I'd answered that two-sided question with my own split take: you will never hear me praise someone like Mike Pompeo, but I won't stand in the way of what Taiwan needs to do -- and that includes courting support from influential people who can offer tangible help. To be blunt, it means playing nice with US empire because CCP empire is so much worse, and if Taiwan rejects all problematic support, CCP empire will win. Yes, it will.

And I can personally fume about that as much as I want, which changes nothing.

Of course, there was always a third axis to this: Taiwan's choice to accept that support. I do not believe for a single instant that, say, President Tsai is unaware of Mike Pompeo's, uh, portfolio. I know for a fact that at least some of the Taiwanese political figures who engage with him know what he's about. 

The other guys too. Taiwanese voters aren't stupid (or at least not any more so than other countries), and the government they elected isn't doing this blindly. Marco Rubio, Ted Cruz, Marcia Blackburn, Abe Shinzo, et cetera ad nauseam: they know the deal with these people. And I'd make a real cash money bet that they have similar intelligence as the US, so they're aware of the magnitude and type of CCP threats at all times. 

In short, they don't need to be educated by preening Westerners eager to show off how much they know better. Frankly, it's a little offensive to assume Taiwan is ignorant of all this and needs to be told.

It's still difficult, though, because I remain strongly averse to even the whiff of right-wing bigotry. I criticized Freddy Lim for that photo too -- not because I think Taiwan should tell Mike Pompeo to get bent, but because he's Freddy Lim. I actually agree with everyone pointing out these supporters aren't top-notch. I personally wouldn't even shake their hands.

But, at the end of it, if we're going to talk about Taiwanese agency and self-determination, that the Taiwanese people can and should choose their own future, then we must also admit that they chose a government who is choosing to engage with these people. 

That government is far from perfect, but it has been consistently competent, and paid no political price I can see for that engagement. That's as close as we're going to get to proof of a consensus: Taiwan used its agency, decided it needed that support, and chose to engage. And not every Taiwanese person who makes up one speck of that overall national agency is going to be a leftist, or even a liberal. It's always going to be this way, and frankly whether one agrees or not is irrelevant.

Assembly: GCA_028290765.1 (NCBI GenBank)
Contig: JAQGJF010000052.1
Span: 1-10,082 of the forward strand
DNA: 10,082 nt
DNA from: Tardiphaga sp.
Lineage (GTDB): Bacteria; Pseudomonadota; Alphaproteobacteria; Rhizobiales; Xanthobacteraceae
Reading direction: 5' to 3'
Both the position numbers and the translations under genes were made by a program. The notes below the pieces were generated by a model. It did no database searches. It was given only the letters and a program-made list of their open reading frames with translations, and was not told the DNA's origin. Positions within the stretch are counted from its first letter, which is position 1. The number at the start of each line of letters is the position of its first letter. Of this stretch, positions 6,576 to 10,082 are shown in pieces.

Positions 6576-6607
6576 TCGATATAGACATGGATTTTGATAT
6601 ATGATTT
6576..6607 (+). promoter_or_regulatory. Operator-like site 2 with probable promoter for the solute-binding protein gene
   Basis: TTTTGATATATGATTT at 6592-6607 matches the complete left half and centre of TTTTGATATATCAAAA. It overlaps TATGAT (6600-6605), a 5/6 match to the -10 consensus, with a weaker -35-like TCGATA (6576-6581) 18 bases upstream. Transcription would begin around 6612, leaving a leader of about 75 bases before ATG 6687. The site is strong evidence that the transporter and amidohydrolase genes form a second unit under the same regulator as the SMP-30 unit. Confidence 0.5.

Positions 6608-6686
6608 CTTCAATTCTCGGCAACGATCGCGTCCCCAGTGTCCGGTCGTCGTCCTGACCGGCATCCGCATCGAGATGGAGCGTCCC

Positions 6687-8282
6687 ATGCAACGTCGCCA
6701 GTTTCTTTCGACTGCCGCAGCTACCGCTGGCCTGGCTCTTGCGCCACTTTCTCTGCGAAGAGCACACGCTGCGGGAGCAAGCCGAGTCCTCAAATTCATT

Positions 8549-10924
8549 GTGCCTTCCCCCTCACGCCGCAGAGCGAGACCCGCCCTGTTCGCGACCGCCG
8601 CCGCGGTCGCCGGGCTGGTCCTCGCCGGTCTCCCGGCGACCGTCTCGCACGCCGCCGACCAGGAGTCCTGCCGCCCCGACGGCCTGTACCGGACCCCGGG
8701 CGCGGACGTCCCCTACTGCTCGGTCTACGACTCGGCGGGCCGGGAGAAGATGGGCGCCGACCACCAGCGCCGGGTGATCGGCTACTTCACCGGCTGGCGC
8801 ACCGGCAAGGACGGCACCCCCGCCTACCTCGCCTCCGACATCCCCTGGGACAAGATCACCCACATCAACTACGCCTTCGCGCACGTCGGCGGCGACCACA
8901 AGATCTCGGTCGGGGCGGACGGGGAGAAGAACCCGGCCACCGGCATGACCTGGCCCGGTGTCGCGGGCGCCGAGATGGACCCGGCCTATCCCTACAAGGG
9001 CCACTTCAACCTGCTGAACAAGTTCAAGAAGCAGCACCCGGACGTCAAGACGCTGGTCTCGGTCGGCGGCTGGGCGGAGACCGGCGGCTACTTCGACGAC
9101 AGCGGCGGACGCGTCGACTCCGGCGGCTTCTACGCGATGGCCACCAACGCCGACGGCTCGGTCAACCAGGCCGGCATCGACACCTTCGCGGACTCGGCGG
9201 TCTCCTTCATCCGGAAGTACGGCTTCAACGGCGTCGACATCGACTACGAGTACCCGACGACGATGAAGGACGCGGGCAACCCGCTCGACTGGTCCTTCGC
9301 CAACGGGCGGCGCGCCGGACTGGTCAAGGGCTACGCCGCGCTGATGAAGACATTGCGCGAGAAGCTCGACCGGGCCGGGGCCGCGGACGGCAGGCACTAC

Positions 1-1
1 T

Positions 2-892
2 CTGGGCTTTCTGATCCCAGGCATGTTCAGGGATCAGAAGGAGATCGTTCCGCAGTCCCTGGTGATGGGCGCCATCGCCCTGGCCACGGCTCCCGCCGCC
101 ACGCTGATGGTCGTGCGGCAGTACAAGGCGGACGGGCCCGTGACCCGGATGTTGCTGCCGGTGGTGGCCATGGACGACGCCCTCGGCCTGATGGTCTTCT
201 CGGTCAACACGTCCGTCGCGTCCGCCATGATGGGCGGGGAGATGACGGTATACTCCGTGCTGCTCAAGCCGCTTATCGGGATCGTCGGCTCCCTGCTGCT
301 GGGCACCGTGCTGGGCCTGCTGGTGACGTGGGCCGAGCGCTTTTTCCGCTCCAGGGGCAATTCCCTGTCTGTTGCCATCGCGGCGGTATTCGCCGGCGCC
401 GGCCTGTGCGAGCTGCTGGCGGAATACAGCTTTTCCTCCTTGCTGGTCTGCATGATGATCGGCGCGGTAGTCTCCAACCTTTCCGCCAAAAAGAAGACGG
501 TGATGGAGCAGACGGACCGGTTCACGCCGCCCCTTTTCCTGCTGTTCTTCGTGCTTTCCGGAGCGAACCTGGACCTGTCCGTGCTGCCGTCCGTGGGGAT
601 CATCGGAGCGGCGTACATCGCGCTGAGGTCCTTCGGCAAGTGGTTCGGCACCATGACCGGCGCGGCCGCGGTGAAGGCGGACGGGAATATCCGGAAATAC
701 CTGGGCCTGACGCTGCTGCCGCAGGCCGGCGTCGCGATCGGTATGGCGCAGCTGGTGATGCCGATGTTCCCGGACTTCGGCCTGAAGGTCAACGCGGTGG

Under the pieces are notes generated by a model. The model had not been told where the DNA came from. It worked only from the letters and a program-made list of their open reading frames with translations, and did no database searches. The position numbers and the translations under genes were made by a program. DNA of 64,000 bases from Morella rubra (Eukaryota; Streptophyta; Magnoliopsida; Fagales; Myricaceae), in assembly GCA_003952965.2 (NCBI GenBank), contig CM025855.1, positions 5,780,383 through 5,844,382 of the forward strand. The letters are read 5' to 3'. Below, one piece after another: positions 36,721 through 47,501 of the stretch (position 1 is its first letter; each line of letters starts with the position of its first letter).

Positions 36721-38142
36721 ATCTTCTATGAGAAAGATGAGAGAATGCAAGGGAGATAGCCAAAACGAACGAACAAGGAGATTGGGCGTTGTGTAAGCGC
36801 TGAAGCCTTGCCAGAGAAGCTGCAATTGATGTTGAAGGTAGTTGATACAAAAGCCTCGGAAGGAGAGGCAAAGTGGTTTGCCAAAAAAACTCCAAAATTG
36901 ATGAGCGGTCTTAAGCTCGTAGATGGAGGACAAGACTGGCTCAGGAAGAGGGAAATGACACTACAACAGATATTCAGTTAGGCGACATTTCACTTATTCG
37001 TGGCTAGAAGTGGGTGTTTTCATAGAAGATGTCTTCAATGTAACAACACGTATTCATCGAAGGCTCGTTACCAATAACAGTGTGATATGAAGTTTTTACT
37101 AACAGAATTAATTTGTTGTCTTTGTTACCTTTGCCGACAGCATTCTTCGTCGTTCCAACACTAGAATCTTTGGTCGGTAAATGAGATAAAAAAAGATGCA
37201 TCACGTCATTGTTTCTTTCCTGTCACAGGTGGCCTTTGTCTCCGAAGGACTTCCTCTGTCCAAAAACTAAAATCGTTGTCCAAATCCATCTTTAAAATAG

Of course, Taiwan being a free society, one can criticize the government all they want. I share some of those criticisms! Criticize away! But the constant pile-on about whom Taiwan should and shouldn't engage with is not only tiring, it's ramped up to the point that it doesn't read like well-meaning criticism anymore. It comes across as I-know-betterism.  You know, hey Taiwan enjoy all that agency and self-determination but be sure to only use it in the ways I approve of! 

Clearly, I'm not a fan. Maybe I used to be, but not anymore.

I can hear the comments now: you wouldn't think this way if the KMT were in charge! 

You're right, I wouldn't. When they were in charge and did a terrible job, I stood with the activists and progressives who pushed for something very much like the Tsai administration. Now the people we supported are in charge, and generally -- some criticisms aside -- I think they're doing a fine job, especially regarding international relations. The people I supported won a bunch of elections and now are competently running the country, and I'm happy about that, and think the other guys wouldn't do as good a job? Yes! Obviously! 

Taiwan as Taiwan (not Chiang Kai-shek's personal ROC pleasure hole) has never been so noticed, so supported, so popular -- and that's thanks to the government everyone is now yelling at for engaging with international supporters they don't like. To be blunt, I don't care for it. In fact, it'd be suicidal for Taiwan. I don't know exactly at what point Taiwan can turn away support, but surely it is not when they still lack formal diplomatic recognition, and only one country in the world has said anything remotely concrete about assisting them if China invades. 

I have one more thing to say: some of us who've been here a long time do support the current government. When we're not fans of the side that got elected, we tend to stand with local opposition. Adhering to this stance even when Taiwan does things we don't personally like -- such as welcome Mike Pompeo or Marcia Blackburn -- doesn't make us right-wingers or closet Trumpers (as I've been called, but most certainly am not) or putting Taiwan in danger by supporting the "provocation" of China. 

If we're saying most of the analysts not in Taiwan are getting it wrong, and our stance is consistent with the very government we wanted to see as far back as 2014, then we're standing with Taiwan's choices. Not just that, but the choices Taiwan makes with the political intel it has, which we can only guess at. No, we don't want Taiwan to bend conservative. No, we don't want to taunt or "provoke" China. Taiwan is steering this ship, and we're supporting it. We believe Taiwan can govern itself. 

In other words, criticize all you want. But be cognizant of what you're saying and what it implies: are you supporting Taiwanese agency by meaningfully engaging and sincerely disagreeing on some points, or are you playing the Let Me Educate Taiwan Because I Know Better game? 

We should all learn where this line is, myself included. I'm not immune, and I'm sure I've crossed it before. But the line, though hard to see, is there. All you have to do is look.